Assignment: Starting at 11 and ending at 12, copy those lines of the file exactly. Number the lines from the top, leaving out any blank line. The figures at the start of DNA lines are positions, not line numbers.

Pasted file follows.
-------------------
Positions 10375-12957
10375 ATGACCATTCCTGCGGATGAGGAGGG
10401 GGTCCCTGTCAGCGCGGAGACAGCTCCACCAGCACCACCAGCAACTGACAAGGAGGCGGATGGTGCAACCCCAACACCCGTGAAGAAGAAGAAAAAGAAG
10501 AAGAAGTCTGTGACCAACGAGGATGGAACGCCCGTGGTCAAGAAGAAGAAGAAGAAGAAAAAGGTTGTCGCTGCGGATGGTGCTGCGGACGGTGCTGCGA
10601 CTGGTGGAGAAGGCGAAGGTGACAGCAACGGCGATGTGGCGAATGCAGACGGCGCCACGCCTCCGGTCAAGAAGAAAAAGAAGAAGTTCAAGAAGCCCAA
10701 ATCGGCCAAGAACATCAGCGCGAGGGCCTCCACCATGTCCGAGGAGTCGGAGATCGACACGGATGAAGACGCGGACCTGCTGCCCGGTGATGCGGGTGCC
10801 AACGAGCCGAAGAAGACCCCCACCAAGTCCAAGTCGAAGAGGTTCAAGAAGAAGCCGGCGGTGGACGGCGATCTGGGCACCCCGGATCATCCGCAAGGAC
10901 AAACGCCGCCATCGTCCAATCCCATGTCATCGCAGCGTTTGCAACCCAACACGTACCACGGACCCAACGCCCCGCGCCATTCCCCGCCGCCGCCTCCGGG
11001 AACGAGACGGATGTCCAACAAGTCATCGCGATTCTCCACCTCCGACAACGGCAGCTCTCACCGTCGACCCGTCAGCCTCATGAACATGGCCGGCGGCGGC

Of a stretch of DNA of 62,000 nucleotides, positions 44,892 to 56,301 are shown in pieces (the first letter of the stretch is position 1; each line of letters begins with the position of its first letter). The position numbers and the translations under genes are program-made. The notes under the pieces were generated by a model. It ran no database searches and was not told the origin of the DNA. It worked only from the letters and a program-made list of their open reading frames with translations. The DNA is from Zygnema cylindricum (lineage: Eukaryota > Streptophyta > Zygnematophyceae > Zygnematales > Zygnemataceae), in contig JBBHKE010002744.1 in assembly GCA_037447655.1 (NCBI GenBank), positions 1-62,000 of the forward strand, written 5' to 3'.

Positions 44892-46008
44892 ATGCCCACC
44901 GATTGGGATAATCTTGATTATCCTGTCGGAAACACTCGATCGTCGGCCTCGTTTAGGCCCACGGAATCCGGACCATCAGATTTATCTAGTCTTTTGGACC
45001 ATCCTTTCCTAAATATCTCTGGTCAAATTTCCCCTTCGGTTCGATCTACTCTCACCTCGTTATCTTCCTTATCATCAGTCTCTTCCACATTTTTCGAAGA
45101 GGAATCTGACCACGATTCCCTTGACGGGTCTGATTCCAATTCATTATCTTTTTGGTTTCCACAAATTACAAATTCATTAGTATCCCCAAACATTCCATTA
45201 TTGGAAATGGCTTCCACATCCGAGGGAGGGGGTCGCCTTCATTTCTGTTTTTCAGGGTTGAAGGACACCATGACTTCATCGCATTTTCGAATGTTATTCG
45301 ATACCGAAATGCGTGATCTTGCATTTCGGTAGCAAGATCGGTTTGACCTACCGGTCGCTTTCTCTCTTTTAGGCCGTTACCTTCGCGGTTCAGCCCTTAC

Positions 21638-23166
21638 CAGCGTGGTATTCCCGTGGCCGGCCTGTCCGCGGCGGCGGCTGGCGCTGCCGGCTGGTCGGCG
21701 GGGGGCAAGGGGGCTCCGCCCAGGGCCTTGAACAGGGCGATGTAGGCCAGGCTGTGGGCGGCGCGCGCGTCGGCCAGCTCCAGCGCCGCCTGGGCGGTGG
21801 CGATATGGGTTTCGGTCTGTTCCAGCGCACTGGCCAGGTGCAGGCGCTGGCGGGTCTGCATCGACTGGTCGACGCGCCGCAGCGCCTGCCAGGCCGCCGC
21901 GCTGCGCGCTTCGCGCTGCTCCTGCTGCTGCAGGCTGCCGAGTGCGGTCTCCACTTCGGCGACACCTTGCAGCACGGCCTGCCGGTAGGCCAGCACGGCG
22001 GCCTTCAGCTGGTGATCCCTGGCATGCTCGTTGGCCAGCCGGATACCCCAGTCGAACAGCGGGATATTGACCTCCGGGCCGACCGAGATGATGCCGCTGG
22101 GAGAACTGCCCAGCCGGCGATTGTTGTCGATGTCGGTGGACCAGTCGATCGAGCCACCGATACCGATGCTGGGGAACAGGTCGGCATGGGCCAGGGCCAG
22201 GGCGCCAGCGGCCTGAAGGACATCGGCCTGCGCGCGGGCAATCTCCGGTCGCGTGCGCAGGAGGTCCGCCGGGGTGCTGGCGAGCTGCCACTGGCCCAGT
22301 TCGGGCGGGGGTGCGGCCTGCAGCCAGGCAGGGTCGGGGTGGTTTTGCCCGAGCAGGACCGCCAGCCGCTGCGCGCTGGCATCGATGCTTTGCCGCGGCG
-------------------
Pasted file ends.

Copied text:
Positions 44892-46008
44892 ATGCCCACC